Storm Alpha Crux
1 year ago
In my review of the original Storm CRUX, I noted how I initially struggled with the power of its ERG coverstock and asymmetrical Catalyst core before realizing that it was as advertised: a ball for heavy oil.
The CRUX always is in my bag whenever I’m bowling on any pattern with a serious amount of oil — and it’s sometimes the only ball I have that will make any kind of decent move. Never was that more true than in last year’s PBA50 Tour stop in Hammond, Indiana, on the 47-foot PBA50 Scorpion pattern.
When I heard the ALPHA CRUX would have an even stronger coverstock in the new GI-16 solid — a step up from the GI-15 solid in the LOCK — to go over the asymmetrical Catalyst core used in the CRUX and CRUX PEARL, I was more than a little concerned whether I wouldI even be able to use this Premier line ball.
As Storm’s marketing states: “There is discontent for oil in its veins. In its DNA lies caverns of porosity and cliffs so deep that the shell acts like oars on a canoe helping your ball turn the corner on command.”
Knowing how conditional the CRUX and LOCK are for my moderate speed and revs — great on a lot of oil; don’t bring it on less — those facts and words left me with some trepidation, especially with the ALPHA CRUX’s 2,000-Abralon box finish.
I would find out quickly.
I chose one of my favorite strong drillings — pin well above the fingers and key kicked a little to the right — that had worked well on heavy oil in a Roto Grip HYPER CELL back in my 15-pound days. Based on my PAP of 4 inches over and 5/8 up, the numbers are 4 7/8 pin-PAP, 3 3/4 MB-PAP and 2 1/4 pin buffer.
Within days of drilling my ALPHA CRUX, I competed in a Senior Scratch Bowlers Association tournament at Maple Lanes in Waterloo, Iowa. It was one of the heaviest oil house shots I’ve ever seen, with enough oil outside so there wasn’t a wet/dry reaction.
My ALPHA CRUX handled the oil, but was weak in the back-end. I wasn’t sure if that meant the ball needed more surface or actually was burning off energy too early even on the flood.
I eventually grabbed my LOCK and opened up the lane, firing games of 289, 268, 256, 244 and 223 en route to a fourth-place finish. The LOCK was turning sharply in the back end and opened up the breakpoint.
After that tournament, I tried the ALPHA CRUX a few more times with coverstock tweaks with similar results: weak motion and lots of flat 10s and light 7-pins. Then when I grabbed it harder to try to create motion, it would hook early and jump high.
Clearly, the cover and core was not a good combination for me — at least with the drilling I used. It was simply burning too early, even on a flood.
So before league last Thursday, I had Gregg Goldstein of the pro shop at Ten Pin Alley shine my ALPHA CRUX.
It still was too a tad strong for the Kegel Chichen Itza pattern, but the motion definitely was vastly improved, with much more energy retention and back-end motion: my weak 10s were now solid 9s and 4s.
In our State Tournament team event Sunday on a modified USBC White 2 pattern on Prairie Lanes’ Brunswick ProLane synthetics, the ALPHA CRUX finally showed me something I like.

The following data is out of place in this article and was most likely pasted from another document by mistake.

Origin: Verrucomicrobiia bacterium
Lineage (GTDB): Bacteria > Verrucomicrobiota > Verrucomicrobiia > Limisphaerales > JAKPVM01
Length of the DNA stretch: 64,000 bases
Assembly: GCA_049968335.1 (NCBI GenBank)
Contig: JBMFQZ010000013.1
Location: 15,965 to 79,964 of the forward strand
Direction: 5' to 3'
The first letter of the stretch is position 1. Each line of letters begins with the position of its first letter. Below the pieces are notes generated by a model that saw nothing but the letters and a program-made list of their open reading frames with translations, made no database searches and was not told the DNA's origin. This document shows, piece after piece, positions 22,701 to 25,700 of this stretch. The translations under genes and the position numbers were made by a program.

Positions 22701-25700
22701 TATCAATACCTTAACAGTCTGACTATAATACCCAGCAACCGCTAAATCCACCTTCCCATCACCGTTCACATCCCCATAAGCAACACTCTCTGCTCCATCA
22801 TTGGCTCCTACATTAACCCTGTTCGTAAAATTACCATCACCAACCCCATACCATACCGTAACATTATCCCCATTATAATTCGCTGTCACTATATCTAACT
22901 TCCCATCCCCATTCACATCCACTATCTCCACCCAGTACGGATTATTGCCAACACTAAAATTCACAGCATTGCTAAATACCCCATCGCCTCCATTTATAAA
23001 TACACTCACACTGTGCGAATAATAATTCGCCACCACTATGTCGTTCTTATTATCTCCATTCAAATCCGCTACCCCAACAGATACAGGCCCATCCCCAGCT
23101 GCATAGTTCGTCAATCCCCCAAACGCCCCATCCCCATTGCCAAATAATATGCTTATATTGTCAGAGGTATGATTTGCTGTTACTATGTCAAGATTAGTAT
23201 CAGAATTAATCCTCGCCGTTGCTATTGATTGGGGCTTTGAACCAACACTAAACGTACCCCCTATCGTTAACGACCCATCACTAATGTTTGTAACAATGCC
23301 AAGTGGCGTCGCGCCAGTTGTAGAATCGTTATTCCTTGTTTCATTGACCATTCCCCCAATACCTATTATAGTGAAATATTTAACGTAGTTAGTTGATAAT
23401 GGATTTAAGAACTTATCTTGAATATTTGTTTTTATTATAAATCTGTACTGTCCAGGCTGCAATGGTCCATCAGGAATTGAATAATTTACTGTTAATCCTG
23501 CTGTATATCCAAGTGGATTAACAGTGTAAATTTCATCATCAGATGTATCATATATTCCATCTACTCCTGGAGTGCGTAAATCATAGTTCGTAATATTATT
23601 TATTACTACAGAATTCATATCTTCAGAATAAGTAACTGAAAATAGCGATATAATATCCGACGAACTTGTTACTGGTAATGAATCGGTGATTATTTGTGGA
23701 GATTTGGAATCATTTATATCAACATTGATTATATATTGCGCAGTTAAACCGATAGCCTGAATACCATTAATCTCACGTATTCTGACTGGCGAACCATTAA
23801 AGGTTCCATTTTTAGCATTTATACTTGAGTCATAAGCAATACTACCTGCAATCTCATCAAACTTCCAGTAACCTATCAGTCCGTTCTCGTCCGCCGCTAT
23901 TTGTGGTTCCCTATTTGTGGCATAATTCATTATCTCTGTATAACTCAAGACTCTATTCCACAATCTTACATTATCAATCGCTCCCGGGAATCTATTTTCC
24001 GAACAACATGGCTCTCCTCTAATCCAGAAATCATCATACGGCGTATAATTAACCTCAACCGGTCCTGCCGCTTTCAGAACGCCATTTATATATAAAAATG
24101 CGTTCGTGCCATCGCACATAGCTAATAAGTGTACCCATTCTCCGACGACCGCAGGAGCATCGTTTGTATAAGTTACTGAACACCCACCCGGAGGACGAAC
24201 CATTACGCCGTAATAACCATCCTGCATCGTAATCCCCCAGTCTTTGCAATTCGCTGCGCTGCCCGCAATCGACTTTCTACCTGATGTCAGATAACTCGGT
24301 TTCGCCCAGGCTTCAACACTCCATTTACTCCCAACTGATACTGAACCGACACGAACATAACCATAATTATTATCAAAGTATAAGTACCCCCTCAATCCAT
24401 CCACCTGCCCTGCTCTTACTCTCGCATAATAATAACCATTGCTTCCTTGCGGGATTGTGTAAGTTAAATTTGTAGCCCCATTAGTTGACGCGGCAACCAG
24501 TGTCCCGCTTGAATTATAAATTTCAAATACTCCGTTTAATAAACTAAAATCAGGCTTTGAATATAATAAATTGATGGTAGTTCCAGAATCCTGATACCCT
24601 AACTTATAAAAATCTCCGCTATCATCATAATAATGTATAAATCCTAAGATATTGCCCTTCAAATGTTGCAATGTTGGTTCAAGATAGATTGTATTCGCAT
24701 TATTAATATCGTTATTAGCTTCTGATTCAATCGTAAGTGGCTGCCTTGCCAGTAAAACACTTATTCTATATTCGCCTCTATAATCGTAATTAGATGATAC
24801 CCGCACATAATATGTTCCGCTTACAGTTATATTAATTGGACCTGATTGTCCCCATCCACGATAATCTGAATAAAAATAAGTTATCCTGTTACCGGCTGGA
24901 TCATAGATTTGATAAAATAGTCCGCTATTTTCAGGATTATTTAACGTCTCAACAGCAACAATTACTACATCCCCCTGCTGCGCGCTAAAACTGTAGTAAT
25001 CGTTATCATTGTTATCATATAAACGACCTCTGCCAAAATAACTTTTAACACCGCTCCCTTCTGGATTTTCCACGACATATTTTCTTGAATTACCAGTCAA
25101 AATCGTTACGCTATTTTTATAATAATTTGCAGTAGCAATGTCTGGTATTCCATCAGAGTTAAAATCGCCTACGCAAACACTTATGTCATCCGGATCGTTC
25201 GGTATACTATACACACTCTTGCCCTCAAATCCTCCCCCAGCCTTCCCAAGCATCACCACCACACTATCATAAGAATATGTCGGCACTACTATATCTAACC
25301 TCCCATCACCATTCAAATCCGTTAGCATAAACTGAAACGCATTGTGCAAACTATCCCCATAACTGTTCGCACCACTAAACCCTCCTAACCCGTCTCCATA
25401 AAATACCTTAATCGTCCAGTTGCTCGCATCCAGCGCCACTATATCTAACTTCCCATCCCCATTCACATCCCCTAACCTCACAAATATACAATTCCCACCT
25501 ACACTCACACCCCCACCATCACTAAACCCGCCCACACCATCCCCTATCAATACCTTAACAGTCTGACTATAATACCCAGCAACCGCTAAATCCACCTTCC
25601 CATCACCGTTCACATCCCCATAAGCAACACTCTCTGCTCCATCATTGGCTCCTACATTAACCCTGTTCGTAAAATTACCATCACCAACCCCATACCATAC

My 257 first game consisted of six strikes, two half-10s, a high flush 7 and a turkey in the 10th. As we made the pair more wet/dry, I finally was forced to put the ALPHA away, but I could see that the shiny cover (with a light hand swipe with a 4,000-Abralon pad) was the right surface to make the ALPHA a weapon in my hand.
The best way I can describe it is that the cover is so strong it behaves like a ball with surface in oil even when shiny, and rolls with a very even motion — no flip, no hockey stick, just curve.
When we torched the track at State, the ALPHA didn’t jump high, it rolled high, or if I got my feet deep enough just burned too much and left a flat 10.
I see the ALPHA for me being a great first ball on house shots to control motion and handle the puddle without using heavy surface. It also should be good for Sport shots with enough volume, perhaps this year’s Open Championships minors pattern, which has a tad more in the middle than the team pattern.
Keep in mind that this is MY experience with the ALPHA CRUX. At a few months from 54 with a creaky, 3-operation wrist my ball speed, which never was fast, is downright slow to moderate at best. My rev rate probably doesn’t hit 300 these days, but with 14 pounds I can still roll it decent at times.
The bottom line is that means super strong balls aren’t ideal for me unless there is a lot of oil.
Someone who is speed dominant, whether it’s low revs and moderate speed or higher revs with a lot of speed, might love the ALPHA in its box finish or rougher.
Anyone who struggles with their ball shooting through the breakpoint, it with carry from not getting the ball to slow down properly might find a rough surface ALPHA to be exactly what they need.
I have seen Derek Eoff make the ALPHA with surface move very strong in the back-end so I know what someone with speed and revs can produce with it.
I feel confident in saying that the ALPHA CRUX is the strongest ball for heavy oil Storm and Roto Grip offer.
It has a smoother motion than the LOCK but rolls earlier and stronger, and it’s probably 2 to 3 boards stronger than the CRUX.
Do not buy the ALPHA CRUX if you're the type of bowler who struggles to avoid early hook and/or bowls at a center that uses very little oil — Storm and Roto Grip have meany other great balls for you!
Box Finish: 2000-grit Abralon